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Statin Therapy for Secondary Prevention: Is There a Gender Difference? Test for Interaction in Meta-Analysis Revisited

      Gutierrez et al,
      • Gutierrez J.
      • Ramirez G.
      • Rundek T.
      • Sacco R.L.
      Statin therapy in the prevention of recurrent cardiovascular events: a sex-based meta-analysis.
      in an analysis of 11 trials with 43,193 patients, concluded that statin therapy has no benefit on stroke and all-cause mortality in women. The investigators found statistically significant 21% and 18% reductions in mortality and stroke with statins for men but only 19% and 8% reductions in women, which did not reach statistical significance. However, before we dismiss statin therapy in women, a few factors must be considered. The event rate in the statin group for all-cause mortality was lower in women compared to men (7.9% vs 9.9%). In addition, the sample size for men was almost threefold larger for all-cause mortality (14,654 vs 4,405) and twofold larger for stroke (19,488 vs 8,258) compared to women. The failure to reach statistical significance is likely attributable to the reduced power for the subgroup of women. Moreover, the interpretation based on p values and statistical significance is problematic when comparing estimates from subgroups. A more appropriate method is to use a test for interaction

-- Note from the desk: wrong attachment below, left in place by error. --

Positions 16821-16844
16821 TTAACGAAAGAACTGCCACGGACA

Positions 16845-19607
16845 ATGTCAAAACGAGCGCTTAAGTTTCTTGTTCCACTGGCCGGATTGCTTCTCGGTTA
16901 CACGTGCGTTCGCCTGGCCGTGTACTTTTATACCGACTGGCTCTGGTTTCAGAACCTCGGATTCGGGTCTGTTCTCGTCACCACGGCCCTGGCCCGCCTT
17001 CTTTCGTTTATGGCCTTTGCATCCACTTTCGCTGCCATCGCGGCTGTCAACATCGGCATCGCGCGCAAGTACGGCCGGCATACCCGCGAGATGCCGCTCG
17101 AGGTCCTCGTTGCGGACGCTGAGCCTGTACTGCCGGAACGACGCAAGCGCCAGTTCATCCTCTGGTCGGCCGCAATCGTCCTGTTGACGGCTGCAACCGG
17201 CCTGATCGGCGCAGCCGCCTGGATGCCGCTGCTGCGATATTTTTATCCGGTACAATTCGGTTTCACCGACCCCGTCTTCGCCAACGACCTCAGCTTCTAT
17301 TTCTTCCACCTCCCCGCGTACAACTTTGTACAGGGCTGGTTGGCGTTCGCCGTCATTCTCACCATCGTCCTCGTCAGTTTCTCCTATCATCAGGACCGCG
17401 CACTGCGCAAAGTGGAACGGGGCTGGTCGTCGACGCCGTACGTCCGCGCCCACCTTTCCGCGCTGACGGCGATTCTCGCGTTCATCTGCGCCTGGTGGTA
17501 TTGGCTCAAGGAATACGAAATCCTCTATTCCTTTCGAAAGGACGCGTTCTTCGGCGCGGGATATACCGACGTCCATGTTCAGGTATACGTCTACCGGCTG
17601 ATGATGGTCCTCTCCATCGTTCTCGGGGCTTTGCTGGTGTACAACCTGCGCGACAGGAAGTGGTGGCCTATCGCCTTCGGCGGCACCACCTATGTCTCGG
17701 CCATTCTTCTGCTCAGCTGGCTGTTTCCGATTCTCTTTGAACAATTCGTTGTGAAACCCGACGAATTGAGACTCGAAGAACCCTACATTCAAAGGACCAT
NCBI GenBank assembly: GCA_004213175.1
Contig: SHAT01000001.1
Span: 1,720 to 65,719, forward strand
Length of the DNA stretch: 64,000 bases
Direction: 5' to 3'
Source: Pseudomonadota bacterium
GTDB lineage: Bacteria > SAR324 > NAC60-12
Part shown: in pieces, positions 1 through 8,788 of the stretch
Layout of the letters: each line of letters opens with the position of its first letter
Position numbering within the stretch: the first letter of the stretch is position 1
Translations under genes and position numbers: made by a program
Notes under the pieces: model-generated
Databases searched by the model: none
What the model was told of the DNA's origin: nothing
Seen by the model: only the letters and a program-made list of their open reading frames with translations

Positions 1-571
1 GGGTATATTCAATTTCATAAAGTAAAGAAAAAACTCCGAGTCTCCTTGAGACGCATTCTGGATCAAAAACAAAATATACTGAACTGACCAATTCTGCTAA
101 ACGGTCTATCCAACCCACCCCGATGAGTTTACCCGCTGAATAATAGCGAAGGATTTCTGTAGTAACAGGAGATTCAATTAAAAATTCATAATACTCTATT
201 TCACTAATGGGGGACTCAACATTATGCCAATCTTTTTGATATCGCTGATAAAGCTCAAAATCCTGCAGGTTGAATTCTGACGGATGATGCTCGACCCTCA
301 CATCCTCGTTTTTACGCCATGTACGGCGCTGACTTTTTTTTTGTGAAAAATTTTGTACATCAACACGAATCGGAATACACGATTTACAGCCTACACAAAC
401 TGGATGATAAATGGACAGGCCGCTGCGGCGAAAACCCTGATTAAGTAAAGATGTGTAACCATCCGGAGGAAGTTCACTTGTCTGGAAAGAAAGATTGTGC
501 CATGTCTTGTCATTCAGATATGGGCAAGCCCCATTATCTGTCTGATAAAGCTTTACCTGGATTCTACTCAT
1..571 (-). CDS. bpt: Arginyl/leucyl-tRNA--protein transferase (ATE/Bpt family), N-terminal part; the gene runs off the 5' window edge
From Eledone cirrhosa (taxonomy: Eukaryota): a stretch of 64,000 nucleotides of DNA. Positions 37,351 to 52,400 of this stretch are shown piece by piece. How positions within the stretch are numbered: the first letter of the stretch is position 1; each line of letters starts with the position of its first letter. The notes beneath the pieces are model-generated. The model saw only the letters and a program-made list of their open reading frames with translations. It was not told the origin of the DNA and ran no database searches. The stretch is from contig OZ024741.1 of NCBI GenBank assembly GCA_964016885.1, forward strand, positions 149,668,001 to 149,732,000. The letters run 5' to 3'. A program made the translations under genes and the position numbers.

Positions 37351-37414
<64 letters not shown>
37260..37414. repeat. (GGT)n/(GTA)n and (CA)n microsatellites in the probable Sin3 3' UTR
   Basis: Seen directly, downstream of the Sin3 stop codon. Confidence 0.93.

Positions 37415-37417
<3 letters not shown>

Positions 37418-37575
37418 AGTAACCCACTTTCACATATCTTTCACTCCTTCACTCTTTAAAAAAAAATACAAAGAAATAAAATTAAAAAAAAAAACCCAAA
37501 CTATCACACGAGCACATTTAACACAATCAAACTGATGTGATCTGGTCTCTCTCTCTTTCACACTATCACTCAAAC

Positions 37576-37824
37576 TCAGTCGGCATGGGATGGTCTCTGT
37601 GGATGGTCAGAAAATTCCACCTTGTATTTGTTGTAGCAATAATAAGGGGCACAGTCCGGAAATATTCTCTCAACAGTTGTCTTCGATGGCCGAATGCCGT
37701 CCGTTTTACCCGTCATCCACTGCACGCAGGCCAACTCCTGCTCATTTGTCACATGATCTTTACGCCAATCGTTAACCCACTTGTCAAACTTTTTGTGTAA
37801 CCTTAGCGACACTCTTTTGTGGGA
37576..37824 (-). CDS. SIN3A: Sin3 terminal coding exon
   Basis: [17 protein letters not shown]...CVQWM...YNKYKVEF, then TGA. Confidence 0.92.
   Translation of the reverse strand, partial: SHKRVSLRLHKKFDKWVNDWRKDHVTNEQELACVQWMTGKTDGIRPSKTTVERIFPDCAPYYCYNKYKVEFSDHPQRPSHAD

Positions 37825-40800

• Altman D.G.
      • Bland J.M.
      Interaction revisited: the difference between two estimates.
      to evaluate whether the magnitude and/or direction of the effect size differ on the basis of gender. Our results show that the test for interaction was not significant for all the reported outcomes, suggesting that statins are as beneficial in women as in men (Figure 1).
      Figure thumbnail gr1
      Figure 1Gender differences in effect of statin therapy for secondary prevention. CI = confidence interval; RR = relative risk.
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      References

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        • Ramirez G.
        • Rundek T.
        • Sacco R.L.
        Statin therapy in the prevention of recurrent cardiovascular events: a sex-based meta-analysis.
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        Interaction revisited: the difference between two estimates.
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